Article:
Auckland Night Noodle Markets kick off
The fragrant waft of Asian flavours is drawing thousands of hungry Aucklanders to the city's inaugural Night Noodle Markets.
Crowds of revellers ambled through the market at Victoria Park, making the most of the noodles, dumplings and skewers during the opening night on Wednesday.
While it was the City of Sail's first taste of the night noodles, the event has already drawn thousands of people in Christchurch, Queenstown and Wellington.
International chefs teamed up with local cooks to cater to the crowds at Victoria Park, with pan-Asian offerings at 20 stalls, including a Singaporean Michelin-starred chef and successful Australian street vendor were among the other offerings on the night.
Founder Vicky Ha said Auckland was a different beast to Wellington, because of the wide variety of cuisines available in the city.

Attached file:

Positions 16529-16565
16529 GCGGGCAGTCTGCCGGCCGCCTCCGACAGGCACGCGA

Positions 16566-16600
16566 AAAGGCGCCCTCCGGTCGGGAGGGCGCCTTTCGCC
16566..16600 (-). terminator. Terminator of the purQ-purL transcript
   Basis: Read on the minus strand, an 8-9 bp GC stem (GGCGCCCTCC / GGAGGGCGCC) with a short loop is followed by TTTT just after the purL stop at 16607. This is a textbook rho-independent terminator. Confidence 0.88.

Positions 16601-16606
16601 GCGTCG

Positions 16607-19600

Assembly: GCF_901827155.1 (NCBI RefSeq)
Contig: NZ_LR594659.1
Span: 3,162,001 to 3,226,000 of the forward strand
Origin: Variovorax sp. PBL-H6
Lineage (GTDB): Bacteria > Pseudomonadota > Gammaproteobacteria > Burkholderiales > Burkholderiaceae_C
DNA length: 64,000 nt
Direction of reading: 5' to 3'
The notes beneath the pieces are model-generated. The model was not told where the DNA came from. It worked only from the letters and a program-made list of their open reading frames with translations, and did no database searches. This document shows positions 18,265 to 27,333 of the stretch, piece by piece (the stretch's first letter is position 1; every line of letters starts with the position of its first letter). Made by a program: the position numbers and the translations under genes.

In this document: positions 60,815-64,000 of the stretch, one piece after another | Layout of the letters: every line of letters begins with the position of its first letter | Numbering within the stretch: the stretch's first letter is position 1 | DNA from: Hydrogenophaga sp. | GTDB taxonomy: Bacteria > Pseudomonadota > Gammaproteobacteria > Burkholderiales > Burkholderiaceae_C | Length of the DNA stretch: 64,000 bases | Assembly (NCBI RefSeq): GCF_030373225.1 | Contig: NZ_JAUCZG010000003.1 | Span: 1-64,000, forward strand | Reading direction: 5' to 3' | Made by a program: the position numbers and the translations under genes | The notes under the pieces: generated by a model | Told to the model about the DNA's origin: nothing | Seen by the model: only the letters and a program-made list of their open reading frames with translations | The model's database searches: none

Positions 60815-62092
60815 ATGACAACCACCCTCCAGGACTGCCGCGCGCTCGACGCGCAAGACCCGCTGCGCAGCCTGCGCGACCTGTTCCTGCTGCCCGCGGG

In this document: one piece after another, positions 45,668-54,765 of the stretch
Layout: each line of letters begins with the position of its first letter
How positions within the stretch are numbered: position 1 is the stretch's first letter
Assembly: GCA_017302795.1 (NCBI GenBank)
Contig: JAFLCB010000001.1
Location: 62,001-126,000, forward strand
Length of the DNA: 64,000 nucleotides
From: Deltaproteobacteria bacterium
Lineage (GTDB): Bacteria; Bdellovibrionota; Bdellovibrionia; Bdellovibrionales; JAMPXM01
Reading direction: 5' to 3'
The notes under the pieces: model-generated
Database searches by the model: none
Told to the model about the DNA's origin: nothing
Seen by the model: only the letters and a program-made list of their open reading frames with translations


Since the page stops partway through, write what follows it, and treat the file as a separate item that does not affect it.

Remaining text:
"We always try to have a variety for people, they all have different presentation and texture," she said.
It was a comfortable setting for Ha whose business began at a market - the Wellington City Market.
There was also street vendor royalty among the crowds - Singapore chef Chan Hon Meng travelled to Auckland for the event.
Hon Meng made international headlines earlier this year when his humble hawker stall was awarded a Michelin star.
Fairfax Media NZ events manager Brett McMeekin said he expected about 200,000 people to attend the event in Auckland.
Seven thousand people visited the event within about three hours of opening on Wednesday. Lines had already begun forming outside some of the more popular stalls by 6pm.
"We're getting some quite big queues, but we're trying to manage that," he said.
"The first night is always quite a big learning curve for the vendors."
Filipino barbecue stall Hoy Pinoy, from Melbourne, had long lines for their pork belly and chicken cooked over coals.
However Hoy Pinoy were prepared - having been involved at every other event - with two tonnes of meat and 1500kg of charcoal for the event.
While opening night was busy, McMeekin believed Friday and Saturday would be the busiest.
"People come more than once because they can't eat everything all at once."